You are right. I didn't even notice that it doesn't have speed dial until you mentioned it. That really sucks the big one. I don't even recall the last phone I had that weighs less than a pound which doesn't have this basic feature. I now really reget getting this phone. I am returning it first thing tomorrow. (I think I have to pay a re-stocking fee?) Hope I can cancel the AT&T plan that I have just signed up. What a waste of time and money.

For someone who just wasted a lot of time and money Skydiver doesn't bother to check things beforehand.

Crash Dump Dummies

Already iPhone crash dumps are circulating on the net. When something inside goes south users are prompted to send their crash report to Apple.

There seem to be several issues with this.

  • People are wondering how a device and its software, over two years in development, can crash already within the first 24 hours of use. To them it smacks of Microsoft engineering.
  • As some of the crashes concern MobileMail, the iPhone variant of Apple Mail, people are worried the same crew who (didn't) put together the latter program for OS X 10.4 Tiger are at it again - with a concomitant bevy of design errors, bugs, and serious logical bombs.
  • Most seriously: the crash reports seem to indicate Apple are running ordinary user land applications with an effective user ID of root. Couple together the notoriously wobbly Mail program, shattering scandals like the 'Safari hole' where innocent applications are lured to open the wrong (malicious) files, and you're possibly looking at a new 'I LOVE YOU' Armageddon.

Waiting for Activation

The iPhone is not Apple's product alone. Because it is a cellphone intended for use in a cellphone network it is also the network provider's product. And in this case the provider AT&T have already come up with the short end of the stick.

A huge thread at MacRumors has almost 1500 posts and 30,000 views already. [There is a comparable thread at the Apple discussion forums but true to form Apple have made it inaccessible already - they don't want people being discouraged from purchasing their new product.]

Unexpected Lack of Platform Support

Windows users who've graduated to 64-bit computing are being told they will have to downgrade back to 32-bit to use their new toys. Mizled at Slashdot writes.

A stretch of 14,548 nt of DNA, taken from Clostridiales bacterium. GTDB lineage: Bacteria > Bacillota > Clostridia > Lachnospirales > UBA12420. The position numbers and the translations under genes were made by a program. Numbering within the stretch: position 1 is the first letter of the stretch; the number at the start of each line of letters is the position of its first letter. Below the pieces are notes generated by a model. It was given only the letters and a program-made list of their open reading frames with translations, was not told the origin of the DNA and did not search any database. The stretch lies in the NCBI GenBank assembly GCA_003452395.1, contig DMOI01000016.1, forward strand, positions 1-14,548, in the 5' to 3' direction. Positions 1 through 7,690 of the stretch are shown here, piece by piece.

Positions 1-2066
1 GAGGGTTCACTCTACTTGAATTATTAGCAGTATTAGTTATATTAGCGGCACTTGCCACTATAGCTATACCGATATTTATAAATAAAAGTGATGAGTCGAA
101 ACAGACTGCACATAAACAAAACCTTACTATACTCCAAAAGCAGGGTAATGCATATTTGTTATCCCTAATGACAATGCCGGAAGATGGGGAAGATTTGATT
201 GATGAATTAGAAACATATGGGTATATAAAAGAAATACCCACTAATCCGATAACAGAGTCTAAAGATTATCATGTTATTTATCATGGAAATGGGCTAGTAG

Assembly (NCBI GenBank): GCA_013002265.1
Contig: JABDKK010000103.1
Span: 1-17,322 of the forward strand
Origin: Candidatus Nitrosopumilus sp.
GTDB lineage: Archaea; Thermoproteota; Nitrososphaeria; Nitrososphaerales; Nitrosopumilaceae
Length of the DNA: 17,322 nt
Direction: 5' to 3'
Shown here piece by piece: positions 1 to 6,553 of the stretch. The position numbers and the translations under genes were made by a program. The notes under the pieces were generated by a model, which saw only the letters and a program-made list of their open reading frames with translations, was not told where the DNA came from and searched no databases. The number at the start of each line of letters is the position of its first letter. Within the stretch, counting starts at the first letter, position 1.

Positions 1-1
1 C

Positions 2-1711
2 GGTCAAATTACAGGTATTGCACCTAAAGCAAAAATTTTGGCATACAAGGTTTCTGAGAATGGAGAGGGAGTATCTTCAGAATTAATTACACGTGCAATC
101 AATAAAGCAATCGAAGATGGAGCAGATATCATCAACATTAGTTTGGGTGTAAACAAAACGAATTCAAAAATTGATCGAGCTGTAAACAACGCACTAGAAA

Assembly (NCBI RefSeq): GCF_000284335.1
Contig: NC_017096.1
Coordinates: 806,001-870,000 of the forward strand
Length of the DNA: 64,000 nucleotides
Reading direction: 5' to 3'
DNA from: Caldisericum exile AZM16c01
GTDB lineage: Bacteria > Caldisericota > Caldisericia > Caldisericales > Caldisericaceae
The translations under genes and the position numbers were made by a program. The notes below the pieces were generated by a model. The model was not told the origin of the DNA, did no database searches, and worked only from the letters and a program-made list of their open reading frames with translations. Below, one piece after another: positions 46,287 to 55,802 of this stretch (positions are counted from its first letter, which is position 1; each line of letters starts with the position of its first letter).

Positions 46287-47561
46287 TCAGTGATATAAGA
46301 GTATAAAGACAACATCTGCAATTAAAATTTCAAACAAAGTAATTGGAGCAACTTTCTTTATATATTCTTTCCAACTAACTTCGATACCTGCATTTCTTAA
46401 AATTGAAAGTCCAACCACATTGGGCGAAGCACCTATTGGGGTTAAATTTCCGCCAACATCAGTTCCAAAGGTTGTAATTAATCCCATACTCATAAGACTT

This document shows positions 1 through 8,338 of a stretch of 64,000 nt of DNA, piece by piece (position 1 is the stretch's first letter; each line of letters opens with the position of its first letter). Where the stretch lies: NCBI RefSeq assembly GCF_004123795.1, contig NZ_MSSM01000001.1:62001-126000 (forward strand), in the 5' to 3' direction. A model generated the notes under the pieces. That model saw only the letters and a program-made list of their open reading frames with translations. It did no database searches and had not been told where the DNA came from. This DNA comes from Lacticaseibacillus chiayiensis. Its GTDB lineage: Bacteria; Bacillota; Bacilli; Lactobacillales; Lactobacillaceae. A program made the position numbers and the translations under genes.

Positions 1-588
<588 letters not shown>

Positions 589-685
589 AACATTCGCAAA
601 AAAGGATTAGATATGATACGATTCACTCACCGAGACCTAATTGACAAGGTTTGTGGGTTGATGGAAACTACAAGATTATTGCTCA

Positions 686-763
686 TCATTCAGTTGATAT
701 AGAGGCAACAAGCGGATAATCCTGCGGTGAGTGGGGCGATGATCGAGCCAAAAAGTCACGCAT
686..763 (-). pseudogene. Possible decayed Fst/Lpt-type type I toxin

After buying a new iPhone yesterday and bringing it home to sync and activate it I found out that Windows 64-bit is not supported. I called the Apple support line and the rep said I needed to downgrade my computer from a 64-bit operating system. I also posted about my concerns on the Apple iPhone discussion forums but my post was quickly removed.

Consumers discovering for the first time what Apple's unofficial support policy is - 'silence the complainants' - isn't going to help Apple in the long term in this huge market.

A Beautiful Product

Whether the iPhone is ready to compete in the cellphone market or not it's still a dazzling product. It's been shown to hold up remarkably well to wear and tear. It may not have the features seasoned cellphone addicts are used to but it's a new technology and assuming everything works as before eliminates any need to buy again.

Already accepting a 'yesterday' network instead of the latest and fastest puts a damper on consumer enthusiasm. When the network provider can't provide things can go bad fast. These are the kind of issues that are supposed to be worked out before the product is released. It's called 'planning'.

Scariest of all is the suspicion iPhone applications are running connected to the Internet as root. Those who've said all along Apple are suffering from the Ian Malcolm Syndrome™ - they use Unix but neither understand it or appreciate it - are getting grist for their mills.